ADA Amendments Act of 2008
On September 25, 2008, President Bush signed a momentous change in the law that applies to persons with disabilities: The ADA Amendments Act of 2008. The Act went into effect January 1, 2009.
The Act overturns recent Supreme Court decisions in order to further the promise of the original Americans with Disabilities Act (ADA). The Act does the following:
- It removes the requirement that a person be evaluated as disabled on the basis of so-called mitigating measure. For instance, a person who has great difficulty walking and uses a walker will now be evaluated, not on the basis that he uses the walker and therefore is not disabled because he is able to walk, but without reference to the walker. This will greatly expand the reach of the ADA and number of individuals who will be assisted.
- It defines and expands the number of so-called major life activities to which the ADA applies. For the first time, the law now explicitly includes changes to a persons neurological, circulatory, endocrine, and reproductive systems.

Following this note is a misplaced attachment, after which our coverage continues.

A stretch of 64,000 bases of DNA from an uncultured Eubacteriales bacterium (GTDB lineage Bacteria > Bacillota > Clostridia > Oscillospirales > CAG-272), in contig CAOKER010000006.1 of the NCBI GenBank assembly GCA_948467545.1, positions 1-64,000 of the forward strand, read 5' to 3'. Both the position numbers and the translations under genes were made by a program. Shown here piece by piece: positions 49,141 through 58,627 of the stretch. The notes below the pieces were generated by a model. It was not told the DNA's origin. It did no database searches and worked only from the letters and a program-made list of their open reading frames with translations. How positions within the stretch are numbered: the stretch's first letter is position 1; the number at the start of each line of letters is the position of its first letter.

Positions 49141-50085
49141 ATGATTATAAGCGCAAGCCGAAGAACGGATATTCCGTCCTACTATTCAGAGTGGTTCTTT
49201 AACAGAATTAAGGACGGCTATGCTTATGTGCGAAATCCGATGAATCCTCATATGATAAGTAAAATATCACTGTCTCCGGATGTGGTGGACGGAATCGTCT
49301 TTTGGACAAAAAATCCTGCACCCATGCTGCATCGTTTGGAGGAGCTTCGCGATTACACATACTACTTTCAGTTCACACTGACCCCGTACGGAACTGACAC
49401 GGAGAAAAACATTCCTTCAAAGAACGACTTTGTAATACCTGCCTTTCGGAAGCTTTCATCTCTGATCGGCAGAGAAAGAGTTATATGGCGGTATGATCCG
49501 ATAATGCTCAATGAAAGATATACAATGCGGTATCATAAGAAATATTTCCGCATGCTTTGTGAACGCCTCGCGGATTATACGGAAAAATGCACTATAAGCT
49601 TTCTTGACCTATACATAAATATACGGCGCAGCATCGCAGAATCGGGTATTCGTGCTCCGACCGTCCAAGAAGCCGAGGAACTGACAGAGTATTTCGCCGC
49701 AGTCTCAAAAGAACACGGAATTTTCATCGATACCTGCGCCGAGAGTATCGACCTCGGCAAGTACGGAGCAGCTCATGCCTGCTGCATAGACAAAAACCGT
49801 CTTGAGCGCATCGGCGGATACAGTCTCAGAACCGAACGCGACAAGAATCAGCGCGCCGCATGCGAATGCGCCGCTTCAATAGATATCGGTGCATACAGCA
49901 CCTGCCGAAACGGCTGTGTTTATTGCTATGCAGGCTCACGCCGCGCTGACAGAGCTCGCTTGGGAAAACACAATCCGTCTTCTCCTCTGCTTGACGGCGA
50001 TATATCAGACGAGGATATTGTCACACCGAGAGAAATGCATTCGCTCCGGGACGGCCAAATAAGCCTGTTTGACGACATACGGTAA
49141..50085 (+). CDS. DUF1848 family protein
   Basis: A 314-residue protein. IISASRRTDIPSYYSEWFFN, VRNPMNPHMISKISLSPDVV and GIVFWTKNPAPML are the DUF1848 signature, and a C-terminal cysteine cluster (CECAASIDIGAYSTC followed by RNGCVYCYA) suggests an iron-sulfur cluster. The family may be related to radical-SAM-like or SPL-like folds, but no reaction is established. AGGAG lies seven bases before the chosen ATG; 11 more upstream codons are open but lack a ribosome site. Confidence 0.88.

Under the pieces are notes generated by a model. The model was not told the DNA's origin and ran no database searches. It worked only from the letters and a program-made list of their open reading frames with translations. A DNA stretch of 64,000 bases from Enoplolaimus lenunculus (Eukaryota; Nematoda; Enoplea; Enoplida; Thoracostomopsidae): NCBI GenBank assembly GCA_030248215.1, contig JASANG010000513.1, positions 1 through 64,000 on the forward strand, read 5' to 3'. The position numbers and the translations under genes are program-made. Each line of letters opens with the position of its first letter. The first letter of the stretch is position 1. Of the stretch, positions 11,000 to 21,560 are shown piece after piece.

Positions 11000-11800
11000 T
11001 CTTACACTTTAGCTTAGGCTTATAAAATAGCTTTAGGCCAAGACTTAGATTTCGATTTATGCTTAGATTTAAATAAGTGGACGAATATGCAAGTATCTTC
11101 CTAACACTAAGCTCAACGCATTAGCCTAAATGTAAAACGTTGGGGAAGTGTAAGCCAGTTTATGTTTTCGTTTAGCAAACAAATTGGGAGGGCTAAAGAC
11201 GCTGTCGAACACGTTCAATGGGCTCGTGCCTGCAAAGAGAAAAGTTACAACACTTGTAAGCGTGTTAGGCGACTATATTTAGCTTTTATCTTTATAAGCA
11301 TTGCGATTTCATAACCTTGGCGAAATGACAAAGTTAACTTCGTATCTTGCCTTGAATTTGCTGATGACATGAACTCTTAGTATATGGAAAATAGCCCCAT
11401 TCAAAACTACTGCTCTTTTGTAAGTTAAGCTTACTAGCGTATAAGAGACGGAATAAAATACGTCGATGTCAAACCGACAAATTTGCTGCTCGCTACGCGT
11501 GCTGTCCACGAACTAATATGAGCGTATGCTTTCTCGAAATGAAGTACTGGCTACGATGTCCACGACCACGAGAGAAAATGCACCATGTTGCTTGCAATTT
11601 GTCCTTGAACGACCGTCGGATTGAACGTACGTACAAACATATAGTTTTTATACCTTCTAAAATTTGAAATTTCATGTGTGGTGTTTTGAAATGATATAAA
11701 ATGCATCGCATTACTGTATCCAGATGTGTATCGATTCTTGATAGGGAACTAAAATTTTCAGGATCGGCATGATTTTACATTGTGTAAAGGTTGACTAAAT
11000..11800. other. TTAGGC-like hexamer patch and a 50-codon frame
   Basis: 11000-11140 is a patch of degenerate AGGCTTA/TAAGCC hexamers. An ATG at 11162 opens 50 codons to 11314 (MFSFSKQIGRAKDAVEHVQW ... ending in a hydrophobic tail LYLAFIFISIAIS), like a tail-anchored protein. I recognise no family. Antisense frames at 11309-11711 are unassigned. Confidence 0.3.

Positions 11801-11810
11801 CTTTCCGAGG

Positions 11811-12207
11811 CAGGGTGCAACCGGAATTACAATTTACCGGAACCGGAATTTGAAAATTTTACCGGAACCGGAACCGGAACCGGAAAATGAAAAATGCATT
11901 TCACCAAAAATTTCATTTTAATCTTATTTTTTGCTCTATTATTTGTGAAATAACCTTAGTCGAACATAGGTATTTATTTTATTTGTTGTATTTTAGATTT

- Perhaps most importantly, it directs the courts to interpret and apply the ADA as a remedial statute, i.e., broadly. This, too, will greatly benefit persons with disabilities.
A person with a disability is generally defined as someone with a physical or mental impairment that substantially limits or restricts the ability to perform basic functions, such as walking, eating, sleeping, and the like. A person with a disability is entitled to reasonable accommodations in the workplace, which means the employer must do what is reasonably necessary to enable the person to work or continue to work. This may include physical changes in the work site or alterations in schedules.
If you or someone you know is in a situation where reasonable accommodation might be called for, you should call human resources at the employer and request it. In such situations, an attorney may be helpful to assist in obtaining accommodations or deal with a denial or resulting discrimination.
Disclaimer: This article is published by the Law Office of Kevin Keaney for those working or interested in employment and labor law. The articles are intended to supply general legal information and are not intended to be a substitute for legal representation or advice.